Rigging company helps space shuttle get a safe start

As the space shuttle returned from its 13-day, 5-million-mile journey July 17, congratulations were in order for not only the astronauts and engineers of the mission, but also for Barnhart Crane and Rigging, which won an award for aiding NASA in lifting and securing launch pad A’s rotating service structure.

Barnhart, based in Daphne, Ala., won first place in the jobs over $750,000 category of the Rigging Job of the Year awards given by the Specialized Carriers and Rigging Association. NASA chose Barnhart for the project after considering several companies from around the world, including a company based in Italy.

“Barnhart was one of the final three competitors, and we were chosen based on our methods,” said Shaun Sipe, regional director for Barnhart. “There are only a handful of companies that can do what we did for NASA.”

The company specializes in engineered heavy rigging, typically hauling and securing large vessels for nuclear plants. But Sipe said he knew working with NASA would be beneficial for Barnhart.

“It was a very high profile project and very successful,” Sipe said. “Not only from the project management standpoint, but also as the industry recognized us.”

NASA contracted with Barnhart to lift and secure the rotating service structure so NASA could repair and reinforce a deflection in launch pad A. The sag resulted from years of corrosion and heavy equipment additions.

The service structure was made to swing around and cover up the shuttle, and is used to deliver payload and equipment to it, Sipe explained.

Jeff Latture, senior vice president of Barnhart, said the fixed launch structure and the rotating structure are both part of launch pad A. NASA has two launch pads, and used launch pad A for its most recent mission.

The rotating service structure is located on top of the launch pad. NASA gave Barnhart’s engineering team six jacking locations for the rotating structure. Sipe said each location had predetermined loads, so there were different amounts of force to apply at each.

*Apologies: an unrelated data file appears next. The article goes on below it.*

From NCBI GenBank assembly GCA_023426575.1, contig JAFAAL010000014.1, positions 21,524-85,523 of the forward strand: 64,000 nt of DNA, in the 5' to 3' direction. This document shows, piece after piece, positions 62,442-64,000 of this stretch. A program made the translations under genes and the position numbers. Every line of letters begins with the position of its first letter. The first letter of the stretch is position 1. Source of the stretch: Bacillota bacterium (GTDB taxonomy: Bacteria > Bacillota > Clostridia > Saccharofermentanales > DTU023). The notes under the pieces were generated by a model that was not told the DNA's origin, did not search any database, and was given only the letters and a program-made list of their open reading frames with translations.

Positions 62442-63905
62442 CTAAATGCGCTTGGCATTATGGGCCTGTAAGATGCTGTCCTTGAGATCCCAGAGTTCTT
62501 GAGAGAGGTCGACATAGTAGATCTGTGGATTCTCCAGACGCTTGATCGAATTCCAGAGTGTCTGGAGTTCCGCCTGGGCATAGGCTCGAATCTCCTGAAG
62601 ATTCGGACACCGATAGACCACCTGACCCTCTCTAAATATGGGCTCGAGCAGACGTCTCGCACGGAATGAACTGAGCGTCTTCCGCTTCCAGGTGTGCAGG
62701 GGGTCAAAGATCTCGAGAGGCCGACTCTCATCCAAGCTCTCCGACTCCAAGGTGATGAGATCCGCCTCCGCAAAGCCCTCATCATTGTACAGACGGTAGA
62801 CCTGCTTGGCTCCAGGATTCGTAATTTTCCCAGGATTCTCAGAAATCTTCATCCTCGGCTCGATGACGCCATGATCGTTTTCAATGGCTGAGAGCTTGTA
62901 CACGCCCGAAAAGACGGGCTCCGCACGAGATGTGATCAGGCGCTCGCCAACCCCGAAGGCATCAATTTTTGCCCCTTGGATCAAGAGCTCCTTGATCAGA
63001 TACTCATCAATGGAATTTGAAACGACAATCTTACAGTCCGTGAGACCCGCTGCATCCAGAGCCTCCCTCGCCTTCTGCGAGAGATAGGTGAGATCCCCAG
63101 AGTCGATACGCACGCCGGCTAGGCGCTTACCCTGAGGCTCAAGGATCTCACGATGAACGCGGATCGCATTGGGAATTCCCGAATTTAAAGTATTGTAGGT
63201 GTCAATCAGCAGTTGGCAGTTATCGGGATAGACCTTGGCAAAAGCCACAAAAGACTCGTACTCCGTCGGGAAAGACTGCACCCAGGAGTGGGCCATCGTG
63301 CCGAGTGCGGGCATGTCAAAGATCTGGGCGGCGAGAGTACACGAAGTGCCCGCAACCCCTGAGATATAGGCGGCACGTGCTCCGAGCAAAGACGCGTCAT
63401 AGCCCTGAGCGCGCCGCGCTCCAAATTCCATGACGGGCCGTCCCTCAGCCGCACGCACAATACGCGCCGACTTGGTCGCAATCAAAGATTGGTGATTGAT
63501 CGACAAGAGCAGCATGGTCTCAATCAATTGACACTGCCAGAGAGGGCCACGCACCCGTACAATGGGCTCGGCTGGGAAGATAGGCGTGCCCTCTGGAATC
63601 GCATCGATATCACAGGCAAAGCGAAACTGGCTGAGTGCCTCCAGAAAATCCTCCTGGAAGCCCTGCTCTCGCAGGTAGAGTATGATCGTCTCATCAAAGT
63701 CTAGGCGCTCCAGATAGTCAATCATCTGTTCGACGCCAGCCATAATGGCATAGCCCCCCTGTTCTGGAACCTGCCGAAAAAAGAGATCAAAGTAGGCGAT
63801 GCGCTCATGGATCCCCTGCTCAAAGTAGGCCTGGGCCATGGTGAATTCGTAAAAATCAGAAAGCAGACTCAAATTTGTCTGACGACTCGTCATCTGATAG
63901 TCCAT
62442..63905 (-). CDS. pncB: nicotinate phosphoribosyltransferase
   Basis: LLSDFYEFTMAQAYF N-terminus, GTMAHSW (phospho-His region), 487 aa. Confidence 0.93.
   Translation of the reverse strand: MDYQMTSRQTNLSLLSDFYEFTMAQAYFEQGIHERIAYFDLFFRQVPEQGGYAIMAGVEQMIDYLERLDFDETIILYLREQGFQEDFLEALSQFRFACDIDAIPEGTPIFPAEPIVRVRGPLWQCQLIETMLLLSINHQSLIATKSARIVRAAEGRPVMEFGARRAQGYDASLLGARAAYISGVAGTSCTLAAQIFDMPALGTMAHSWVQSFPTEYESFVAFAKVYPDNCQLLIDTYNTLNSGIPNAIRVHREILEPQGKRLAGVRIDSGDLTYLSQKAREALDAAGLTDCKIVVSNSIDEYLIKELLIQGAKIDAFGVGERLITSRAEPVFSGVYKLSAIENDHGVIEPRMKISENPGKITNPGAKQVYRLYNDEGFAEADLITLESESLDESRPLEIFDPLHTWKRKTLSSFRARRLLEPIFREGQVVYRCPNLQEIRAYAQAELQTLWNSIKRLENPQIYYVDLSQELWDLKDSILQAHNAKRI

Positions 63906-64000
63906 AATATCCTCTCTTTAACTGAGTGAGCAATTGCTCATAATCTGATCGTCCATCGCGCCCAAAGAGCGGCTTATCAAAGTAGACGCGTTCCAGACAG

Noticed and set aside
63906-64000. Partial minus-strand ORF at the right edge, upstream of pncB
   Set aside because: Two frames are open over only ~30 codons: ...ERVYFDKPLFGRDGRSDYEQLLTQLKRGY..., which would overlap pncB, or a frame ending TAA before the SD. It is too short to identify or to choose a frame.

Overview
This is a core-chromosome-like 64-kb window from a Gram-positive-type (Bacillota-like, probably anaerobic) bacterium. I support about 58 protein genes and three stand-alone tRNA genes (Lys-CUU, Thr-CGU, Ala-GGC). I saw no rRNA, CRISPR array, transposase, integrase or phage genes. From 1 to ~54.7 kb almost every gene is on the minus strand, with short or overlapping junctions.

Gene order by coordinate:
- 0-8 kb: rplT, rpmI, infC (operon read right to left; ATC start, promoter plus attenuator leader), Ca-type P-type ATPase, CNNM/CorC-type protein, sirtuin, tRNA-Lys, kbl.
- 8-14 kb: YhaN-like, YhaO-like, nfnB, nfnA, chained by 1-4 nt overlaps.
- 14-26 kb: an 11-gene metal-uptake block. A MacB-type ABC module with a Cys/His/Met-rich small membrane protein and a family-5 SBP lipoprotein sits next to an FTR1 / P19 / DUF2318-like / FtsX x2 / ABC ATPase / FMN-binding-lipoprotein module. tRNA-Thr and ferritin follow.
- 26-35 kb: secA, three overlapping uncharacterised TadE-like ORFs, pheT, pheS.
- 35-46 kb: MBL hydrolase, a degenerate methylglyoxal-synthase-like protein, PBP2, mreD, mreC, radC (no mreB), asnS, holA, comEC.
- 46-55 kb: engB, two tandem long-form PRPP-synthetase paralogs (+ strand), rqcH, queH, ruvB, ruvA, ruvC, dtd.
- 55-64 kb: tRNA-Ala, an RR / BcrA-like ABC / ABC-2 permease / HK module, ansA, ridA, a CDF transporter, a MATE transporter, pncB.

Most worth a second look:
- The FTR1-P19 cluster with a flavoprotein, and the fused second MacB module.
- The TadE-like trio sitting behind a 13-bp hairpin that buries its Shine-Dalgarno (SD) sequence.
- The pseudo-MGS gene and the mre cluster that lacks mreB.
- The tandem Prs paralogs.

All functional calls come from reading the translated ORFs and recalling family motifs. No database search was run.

“We actually had to build a piece of equipment,” Sipe said. “The six jacks were on two different floors – it looked like a stair step, with a 21-foot difference between the jacking points of the two floors.”

After the Barnhart team built its system on the launch pad, it lifted the rotating service structure and rotated it over the top of the Barnhart structure. Sipe said the rotating service structure could roll within 120 degrees over the launch pad, which made it easier to position. “After the RSS made it over the top, we lifted and secured the structure for two months,” Sipe said.

Four months of planning went into the project, which took only two weeks to complete. Weather interfered occasionally, and Sipe said lightening storms caused the job to be shut down a few days. The team also had to be wary of high winds.

“It was much harder to get the structure set up and secure than to take it down,” Sipe said. “But of course, repetition helps you learn to do things quicker.”